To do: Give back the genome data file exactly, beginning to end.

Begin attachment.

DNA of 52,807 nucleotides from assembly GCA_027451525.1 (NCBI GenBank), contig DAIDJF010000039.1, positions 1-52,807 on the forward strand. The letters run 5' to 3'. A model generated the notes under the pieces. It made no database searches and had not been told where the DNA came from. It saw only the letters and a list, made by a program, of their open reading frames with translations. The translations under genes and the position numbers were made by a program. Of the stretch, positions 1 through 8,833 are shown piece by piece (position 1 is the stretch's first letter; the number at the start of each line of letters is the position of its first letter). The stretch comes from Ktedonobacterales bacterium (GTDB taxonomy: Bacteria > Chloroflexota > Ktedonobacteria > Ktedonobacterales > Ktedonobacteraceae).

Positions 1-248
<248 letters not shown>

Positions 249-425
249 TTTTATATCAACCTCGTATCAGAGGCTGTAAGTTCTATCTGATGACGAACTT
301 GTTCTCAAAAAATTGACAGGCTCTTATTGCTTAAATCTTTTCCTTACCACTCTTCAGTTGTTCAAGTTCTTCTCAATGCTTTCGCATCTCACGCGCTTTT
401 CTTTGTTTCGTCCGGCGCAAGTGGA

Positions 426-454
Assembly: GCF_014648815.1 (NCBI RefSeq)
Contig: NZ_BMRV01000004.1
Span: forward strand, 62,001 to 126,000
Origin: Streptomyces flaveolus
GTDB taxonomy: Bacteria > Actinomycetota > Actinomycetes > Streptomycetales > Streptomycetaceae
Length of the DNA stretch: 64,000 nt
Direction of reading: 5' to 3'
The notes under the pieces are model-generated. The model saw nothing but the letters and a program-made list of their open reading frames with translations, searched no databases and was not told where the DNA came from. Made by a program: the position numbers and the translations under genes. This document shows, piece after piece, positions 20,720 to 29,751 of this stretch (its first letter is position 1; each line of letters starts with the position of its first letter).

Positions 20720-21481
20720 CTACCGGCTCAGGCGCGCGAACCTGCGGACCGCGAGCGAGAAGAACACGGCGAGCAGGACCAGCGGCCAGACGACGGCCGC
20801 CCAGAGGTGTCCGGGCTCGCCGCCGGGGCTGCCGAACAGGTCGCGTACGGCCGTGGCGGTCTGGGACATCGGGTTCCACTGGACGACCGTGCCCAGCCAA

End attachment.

DNA of 52,807 nucleotides from assembly GCA_027451525.1 (NCBI GenBank), contig DAIDJF010000039.1, positions 1-52,807 on the forward strand. The letters run 5' to 3'. A model generated the notes under the pieces. It made no database searches and had not been told where the DNA came from. It saw only the letters and a list, made by a program, of their open reading frames with translations. The translations under genes and the position numbers were made by a program. Of the stretch, positions 1 through 8,833 are shown piece by piece (position 1 is the stretch's first letter; the number at the start of each line of letters is the position of its first letter). The stretch comes from Ktedonobacterales bacterium (GTDB taxonomy: Bacteria > Chloroflexota > Ktedonobacteria > Ktedonobacterales > Ktedonobacteraceae).

Positions 1-248
<248 letters not shown>

Positions 249-425
249 TTTTATATCAACCTCGTATCAGAGGCTGTAAGTTCTATCTGATGACGAACTT
301 GTTCTCAAAAAATTGACAGGCTCTTATTGCTTAAATCTTTTCCTTACCACTCTTCAGTTGTTCAAGTTCTTCTCAATGCTTTCGCATCTCACGCGCTTTT
401 CTTTGTTTCGTCCGGCGCAAGTGGA

Positions 426-454
Assembly: GCF_014648815.1 (NCBI RefSeq)
Contig: NZ_BMRV01000004.1
Span: forward strand, 62,001 to 126,000
Origin: Streptomyces flaveolus
GTDB taxonomy: Bacteria > Actinomycetota > Actinomycetes > Streptomycetales > Streptomycetaceae
Length of the DNA stretch: 64,000 nt
Direction of reading: 5' to 3'
The notes under the pieces are model-generated. The model saw nothing but the letters and a program-made list of their open reading frames with translations, searched no databases and was not told where the DNA came from. Made by a program: the position numbers and the translations under genes. This document shows, piece after piece, positions 20,720 to 29,751 of this stretch (its first letter is position 1; each line of letters starts with the position of its first letter).

Positions 20720-21481
20720 CTACCGGCTCAGGCGCGCGAACCTGCGGACCGCGAGCGAGAAGAACACGGCGAGCAGGACCAGCGGCCAGACGACGGCCGC
20801 CCAGAGGTGTCCGGGCTCGCCGCCGGGGCTGCCGAACAGGTCGCGTACGGCCGTGGCGGTCTGGGACATCGGGTTCCACTGGACGACCGTGCCCAGCCAA